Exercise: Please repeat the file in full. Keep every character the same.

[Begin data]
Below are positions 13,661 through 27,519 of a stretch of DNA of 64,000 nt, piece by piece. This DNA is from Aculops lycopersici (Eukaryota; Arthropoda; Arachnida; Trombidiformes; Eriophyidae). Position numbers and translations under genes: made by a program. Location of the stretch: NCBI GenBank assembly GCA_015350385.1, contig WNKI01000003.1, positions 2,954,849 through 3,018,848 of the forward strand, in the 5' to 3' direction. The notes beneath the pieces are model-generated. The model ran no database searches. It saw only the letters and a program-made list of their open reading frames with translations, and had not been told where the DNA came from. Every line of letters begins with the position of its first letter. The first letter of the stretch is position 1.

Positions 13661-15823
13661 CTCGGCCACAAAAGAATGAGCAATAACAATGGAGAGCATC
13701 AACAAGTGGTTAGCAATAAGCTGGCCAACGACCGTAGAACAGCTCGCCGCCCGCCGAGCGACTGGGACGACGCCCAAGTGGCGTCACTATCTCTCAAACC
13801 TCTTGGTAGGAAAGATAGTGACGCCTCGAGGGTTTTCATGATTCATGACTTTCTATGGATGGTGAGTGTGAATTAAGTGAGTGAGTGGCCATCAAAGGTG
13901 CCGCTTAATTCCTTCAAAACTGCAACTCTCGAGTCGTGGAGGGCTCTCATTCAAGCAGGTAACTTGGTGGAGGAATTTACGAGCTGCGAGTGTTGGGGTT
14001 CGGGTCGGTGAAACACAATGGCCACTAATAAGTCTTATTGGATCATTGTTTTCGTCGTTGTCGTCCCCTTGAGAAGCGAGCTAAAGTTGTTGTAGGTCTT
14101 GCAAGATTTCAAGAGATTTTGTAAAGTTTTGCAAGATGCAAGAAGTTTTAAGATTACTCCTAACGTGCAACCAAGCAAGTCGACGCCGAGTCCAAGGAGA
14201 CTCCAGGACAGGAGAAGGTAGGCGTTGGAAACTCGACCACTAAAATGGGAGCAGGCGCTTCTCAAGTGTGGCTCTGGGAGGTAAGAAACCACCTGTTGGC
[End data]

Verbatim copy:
Below are positions 13,661 through 27,519 of a stretch of DNA of 64,000 nt, piece by piece. This DNA is from Aculops lycopersici (Eukaryota; Arthropoda; Arachnida; Trombidiformes; Eriophyidae). Position numbers and translations under genes: made by a program. Location of the stretch: NCBI GenBank assembly GCA_015350385.1, contig WNKI01000003.1, positions 2,954,849 through 3,018,848 of the forward strand, in the 5' to 3' direction. The notes beneath the pieces are model-generated. The model ran no database searches. It saw only the letters and a program-made list of their open reading frames with translations, and had not been told where the DNA came from. Every line of letters begins with the position of its first letter. The first letter of the stretch is position 1.

Positions 13661-15823
13661 CTCGGCCACAAAAGAATGAGCAATAACAATGGAGAGCATC
13701 AACAAGTGGTTAGCAATAAGCTGGCCAACGACCGTAGAACAGCTCGCCGCCCGCCGAGCGACTGGGACGACGCCCAAGTGGCGTCACTATCTCTCAAACC
13801 TCTTGGTAGGAAAGATAGTGACGCCTCGAGGGTTTTCATGATTCATGACTTTCTATGGATGGTGAGTGTGAATTAAGTGAGTGAGTGGCCATCAAAGGTG
13901 CCGCTTAATTCCTTCAAAACTGCAACTCTCGAGTCGTGGAGGGCTCTCATTCAAGCAGGTAACTTGGTGGAGGAATTTACGAGCTGCGAGTGTTGGGGTT
14001 CGGGTCGGTGAAACACAATGGCCACTAATAAGTCTTATTGGATCATTGTTTTCGTCGTTGTCGTCCCCTTGAGAAGCGAGCTAAAGTTGTTGTAGGTCTT
14101 GCAAGATTTCAAGAGATTTTGTAAAGTTTTGCAAGATGCAAGAAGTTTTAAGATTACTCCTAACGTGCAACCAAGCAAGTCGACGCCGAGTCCAAGGAGA
14201 CTCCAGGACAGGAGAAGGTAGGCGTTGGAAACTCGACCACTAAAATGGGAGCAGGCGCTTCTCAAGTGTGGCTCTGGGAGGTAAGAAACCACCTGTTGGC